Senate Minority Whip John Cornyn of Texas concurred.
“The non-partisan Congressional Budget Office confirmed yet again what we know to be true of government overreach in the marketplace: raising the minimum wage would slash jobs and harm an already fragile workforce,” Cornyn said in a statement. “Whether it’s Obamacare, a minimum-wage hike or a trillion-dollar stimulus bill charged to the nation’s credit card, the bottom line is the president’s big-government experiment kills jobs.
A new report by the Congressional Budget Office (see this summary by the Washington Examiner’s Joseph Lawler) contradicts several arguments President Obama has advanced as part of his campaign to raise the federal minimum wage to $10.10 per hour…
Obama: “Rais[ing] the federal minimum wage to $10.10 wouldn’t just raise wages for minimum-wage workers, its effect would lift wages for about 28 million Americans.”
The CBO said that 16.5 million workers — not 28 million — would receive a raise if the minimum wage is raised and that “increased earnings for low-wage workers resulting from the higher minimum wage would total $31 billion.” However, this increase would be paired with lower effective earnings “for the people who became jobless because of the minimum-wage increase, for business owners, and for consumers facing higher prices.” Thus, “Once the increases and decreases in income for all workers are taken into account, overall real income would rise by $2 billion.”…
The bottom line is that Obama has presented hiking the minimum wage as a no-brainer that would boost the economy, increase wages and immediately reduce poverty without adverse effects. CBO has estimated that in reality, the action would raise unemployment among lower-income workers, deliver most of its benefits to families living above the poverty level, and have offsetting adverse effects on businesses and consumers. To the extent that it will reduce poverty, according to the CBO, the effect will be less significant and less immediate than what Obama has claimed.
Obama presented it as a way to help struggling families: “Americans overwhelmingly agree that no one who works full time should ever have to raise a family in poverty.” That comment provides a misleading picture of who minimum-wage earners are. The White House’s own graph promoting the idea shows that only 26 percent of minimum-wage earners have kids. Thirty percent either have spouses and no kids or are kids themselves.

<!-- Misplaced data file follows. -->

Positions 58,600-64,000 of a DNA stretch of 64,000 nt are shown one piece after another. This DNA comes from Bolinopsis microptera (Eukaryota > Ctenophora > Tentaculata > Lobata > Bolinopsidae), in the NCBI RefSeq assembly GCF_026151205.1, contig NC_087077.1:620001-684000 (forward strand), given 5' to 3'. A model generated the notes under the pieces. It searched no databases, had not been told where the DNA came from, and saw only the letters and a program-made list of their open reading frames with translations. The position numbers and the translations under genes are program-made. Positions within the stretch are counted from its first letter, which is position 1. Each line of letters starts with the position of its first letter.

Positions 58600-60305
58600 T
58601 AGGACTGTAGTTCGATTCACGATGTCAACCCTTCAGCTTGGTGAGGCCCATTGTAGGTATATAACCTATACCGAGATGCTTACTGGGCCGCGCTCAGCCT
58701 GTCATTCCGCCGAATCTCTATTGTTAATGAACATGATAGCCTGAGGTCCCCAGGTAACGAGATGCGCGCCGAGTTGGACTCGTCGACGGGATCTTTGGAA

Raising the minimum wage is not an effective tool against poverty, either. A 2010 study found that state poverty rates were unaffected by minimum-wage increases. It also found that if the minimum wage were raised to $9.50 an hour from $7.25, only 11 percent of the beneficiaries would be people who live in poor households. Forty-two percent would be people living in households making more than three times the poverty line (which means they’re well above the country’s median household income)…
My American Enterprise Institute colleague Michael Strain puts it this way: “Hundreds of thousands of low-skill workers are trying to find a job but can’t. Is it really the right time to raise the cost of hiring and make it harder for businesses to hire them? Some studies say a higher minimum wage will lower employment; some say employment will remain unchanged. Shouldn’t we err on the side of caution?”
In an important article in the economic journal Challenge, “A Conservative Case for the Minimum Wage,” Oren Levin-Waldman, professor of public policy at Metropolitan College of New York, offered a similar view and made compelling moral points. Higher pay “increases the autonomy of low-wage workers,” he said, thus advancing “personal freedom” and “a core concept in conservative thought, which is personal responsibility.” This, in turn, means less dependence “on the largesse of others.”
And, as Annie Lowrey argued earlier this month in the New York Times, those who rightly worry about the breakdown of marriage need to remember that “creating good jobs with growing wages at the bottom of the income scale might be the best, if hardest, way to encourage young couples to wed.”
Conservative politicians really need to ask themselves: If they refuse to raise the minimum wage and at the same time insist on cutting health care and wage-support programs, are they not consigning millions more of their fellow citizens to lives of poverty? Most Americans reject this view, and that includes most conservatives who believe in work, family and personal responsibility.